Si Versailles m'etait conte
Taught in French, this course examines the political, cultural, and artistic history of Versailles in the 17th and 18th centuries, emphasizing its role in the history of music. It analyzes the ways in which the Sun-King achieved the unification and centralization of the French nation through certain artistic politics which likewise set the scene for musical institutions. We will consider how the series of famous "querelles" (those of the so-called "Lullystes", "Ramistes", and "Bouffons") mobilized a critical reflection on music and the performing arts to spark an aesthetic revolution.
Although the works of Lully, Charpentier, Marais, Campra, Couperin, and Rameau – as well as their collaboration with writers, poets, dancers, and philosophers – testify to the extraordinary artistic ferment of this period, this rich heritage was largely forgotten after the Revolution. This seminar therefore seeks to investigate how these artists' creations articulated evolving ideas around the court, the monarchy, the State, and the private and public spheres, while exploring their resonances in present art and literature.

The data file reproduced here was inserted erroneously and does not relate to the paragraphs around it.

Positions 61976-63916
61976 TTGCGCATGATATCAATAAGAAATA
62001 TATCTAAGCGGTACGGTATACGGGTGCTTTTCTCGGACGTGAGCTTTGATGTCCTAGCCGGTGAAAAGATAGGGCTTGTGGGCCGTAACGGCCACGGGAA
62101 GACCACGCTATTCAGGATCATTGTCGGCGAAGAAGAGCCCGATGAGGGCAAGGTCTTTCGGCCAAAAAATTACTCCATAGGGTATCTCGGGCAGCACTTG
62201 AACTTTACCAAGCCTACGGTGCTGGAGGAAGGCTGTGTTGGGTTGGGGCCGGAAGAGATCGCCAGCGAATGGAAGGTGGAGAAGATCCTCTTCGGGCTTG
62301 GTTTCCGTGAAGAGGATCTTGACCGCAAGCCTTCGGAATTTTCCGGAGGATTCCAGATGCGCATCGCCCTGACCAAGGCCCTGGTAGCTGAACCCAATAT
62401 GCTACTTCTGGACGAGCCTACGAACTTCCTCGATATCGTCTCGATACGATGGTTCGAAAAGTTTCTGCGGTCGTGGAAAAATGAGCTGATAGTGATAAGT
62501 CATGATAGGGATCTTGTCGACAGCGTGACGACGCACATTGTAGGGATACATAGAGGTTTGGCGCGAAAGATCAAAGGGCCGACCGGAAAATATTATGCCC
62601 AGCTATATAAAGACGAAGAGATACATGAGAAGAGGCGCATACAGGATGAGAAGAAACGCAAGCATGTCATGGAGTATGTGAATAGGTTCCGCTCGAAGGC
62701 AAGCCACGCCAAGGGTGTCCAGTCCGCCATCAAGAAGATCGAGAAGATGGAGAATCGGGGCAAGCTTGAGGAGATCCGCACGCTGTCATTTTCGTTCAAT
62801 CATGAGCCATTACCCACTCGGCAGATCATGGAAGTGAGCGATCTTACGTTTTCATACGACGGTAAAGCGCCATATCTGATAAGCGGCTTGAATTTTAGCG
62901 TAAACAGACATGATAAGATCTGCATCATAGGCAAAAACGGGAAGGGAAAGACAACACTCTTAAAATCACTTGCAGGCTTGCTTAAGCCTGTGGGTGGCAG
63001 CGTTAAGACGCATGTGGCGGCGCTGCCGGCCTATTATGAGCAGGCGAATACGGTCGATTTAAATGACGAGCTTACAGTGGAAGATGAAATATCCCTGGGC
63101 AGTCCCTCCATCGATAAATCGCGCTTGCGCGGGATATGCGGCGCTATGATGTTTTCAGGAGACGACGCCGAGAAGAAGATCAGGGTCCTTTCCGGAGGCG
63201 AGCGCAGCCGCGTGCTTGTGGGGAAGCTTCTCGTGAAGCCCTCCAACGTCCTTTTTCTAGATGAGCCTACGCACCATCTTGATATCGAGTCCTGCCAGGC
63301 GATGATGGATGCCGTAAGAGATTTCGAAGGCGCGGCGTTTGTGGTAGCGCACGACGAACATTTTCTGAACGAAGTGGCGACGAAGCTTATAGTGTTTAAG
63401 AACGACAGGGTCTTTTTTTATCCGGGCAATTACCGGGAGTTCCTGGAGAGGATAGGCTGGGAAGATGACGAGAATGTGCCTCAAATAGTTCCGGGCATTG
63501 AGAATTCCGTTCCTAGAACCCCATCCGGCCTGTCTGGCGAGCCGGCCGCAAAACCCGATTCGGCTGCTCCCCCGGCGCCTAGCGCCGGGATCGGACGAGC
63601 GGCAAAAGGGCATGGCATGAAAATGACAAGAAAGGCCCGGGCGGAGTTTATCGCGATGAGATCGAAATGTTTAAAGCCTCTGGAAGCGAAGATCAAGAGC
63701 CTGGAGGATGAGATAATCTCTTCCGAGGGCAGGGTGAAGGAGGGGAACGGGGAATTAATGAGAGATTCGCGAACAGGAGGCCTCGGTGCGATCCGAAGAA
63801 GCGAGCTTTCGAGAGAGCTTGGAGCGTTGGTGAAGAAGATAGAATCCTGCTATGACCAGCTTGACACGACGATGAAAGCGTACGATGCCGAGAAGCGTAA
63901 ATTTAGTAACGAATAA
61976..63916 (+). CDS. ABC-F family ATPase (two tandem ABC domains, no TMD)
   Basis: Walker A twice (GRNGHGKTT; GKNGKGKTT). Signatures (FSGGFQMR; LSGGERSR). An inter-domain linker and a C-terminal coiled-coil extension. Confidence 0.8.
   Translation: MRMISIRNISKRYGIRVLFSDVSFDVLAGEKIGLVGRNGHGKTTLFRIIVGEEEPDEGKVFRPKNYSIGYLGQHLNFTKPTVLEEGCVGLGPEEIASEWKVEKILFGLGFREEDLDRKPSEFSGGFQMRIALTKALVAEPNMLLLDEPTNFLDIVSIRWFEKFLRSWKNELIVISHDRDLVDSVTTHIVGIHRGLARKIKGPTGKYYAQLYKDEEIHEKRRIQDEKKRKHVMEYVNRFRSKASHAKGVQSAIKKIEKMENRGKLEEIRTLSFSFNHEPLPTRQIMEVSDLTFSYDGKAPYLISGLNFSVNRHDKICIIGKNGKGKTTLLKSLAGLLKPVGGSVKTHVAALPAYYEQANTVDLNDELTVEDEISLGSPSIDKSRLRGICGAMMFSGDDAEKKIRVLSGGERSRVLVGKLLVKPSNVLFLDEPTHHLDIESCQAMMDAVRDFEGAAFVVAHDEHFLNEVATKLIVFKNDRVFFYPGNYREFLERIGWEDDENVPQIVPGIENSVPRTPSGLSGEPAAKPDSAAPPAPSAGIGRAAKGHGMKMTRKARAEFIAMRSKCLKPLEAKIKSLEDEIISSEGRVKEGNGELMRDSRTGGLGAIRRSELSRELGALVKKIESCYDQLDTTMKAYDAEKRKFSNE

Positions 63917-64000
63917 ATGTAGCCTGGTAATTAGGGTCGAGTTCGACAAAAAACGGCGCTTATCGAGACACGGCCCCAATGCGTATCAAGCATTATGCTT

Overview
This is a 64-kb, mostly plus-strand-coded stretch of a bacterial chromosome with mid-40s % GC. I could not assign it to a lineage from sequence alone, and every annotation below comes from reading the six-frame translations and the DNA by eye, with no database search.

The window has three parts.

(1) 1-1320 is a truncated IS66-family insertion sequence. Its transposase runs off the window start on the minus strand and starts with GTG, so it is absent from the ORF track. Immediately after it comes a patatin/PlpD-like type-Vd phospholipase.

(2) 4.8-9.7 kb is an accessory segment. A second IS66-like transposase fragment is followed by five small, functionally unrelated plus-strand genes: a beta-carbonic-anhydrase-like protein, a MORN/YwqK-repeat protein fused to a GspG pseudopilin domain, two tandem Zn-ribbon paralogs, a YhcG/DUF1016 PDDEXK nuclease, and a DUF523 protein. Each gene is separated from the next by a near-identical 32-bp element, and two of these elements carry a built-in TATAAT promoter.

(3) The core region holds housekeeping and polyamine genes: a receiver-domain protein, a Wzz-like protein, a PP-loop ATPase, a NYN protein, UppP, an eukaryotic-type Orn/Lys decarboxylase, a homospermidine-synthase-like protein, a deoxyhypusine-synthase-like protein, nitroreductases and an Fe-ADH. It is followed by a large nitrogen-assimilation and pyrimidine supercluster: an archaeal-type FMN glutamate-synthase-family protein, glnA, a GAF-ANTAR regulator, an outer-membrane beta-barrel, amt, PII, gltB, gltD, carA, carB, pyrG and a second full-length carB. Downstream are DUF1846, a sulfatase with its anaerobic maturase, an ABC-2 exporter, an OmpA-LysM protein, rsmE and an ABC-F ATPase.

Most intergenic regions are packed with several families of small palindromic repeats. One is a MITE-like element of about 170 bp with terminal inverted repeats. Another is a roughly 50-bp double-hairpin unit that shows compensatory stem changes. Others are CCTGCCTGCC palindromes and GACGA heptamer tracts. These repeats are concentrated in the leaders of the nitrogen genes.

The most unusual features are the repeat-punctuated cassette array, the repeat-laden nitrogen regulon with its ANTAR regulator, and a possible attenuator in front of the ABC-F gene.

We will study comedy-ballets by Molière, lyrical tragedies by Corneille, opera-ballets by Lully, iconographic documents, texts by Diderot and Rousseau, critical essays by Beaussant and Apostolidès, as well as contemporary novels (Pascal Quignard, Tous les matins du monde) and films (Corneau’s adaptation of Quignard, Sofia Coppola’s Marie-Antoinette, Sacha Guitry’s Si Versailles m’était conté…).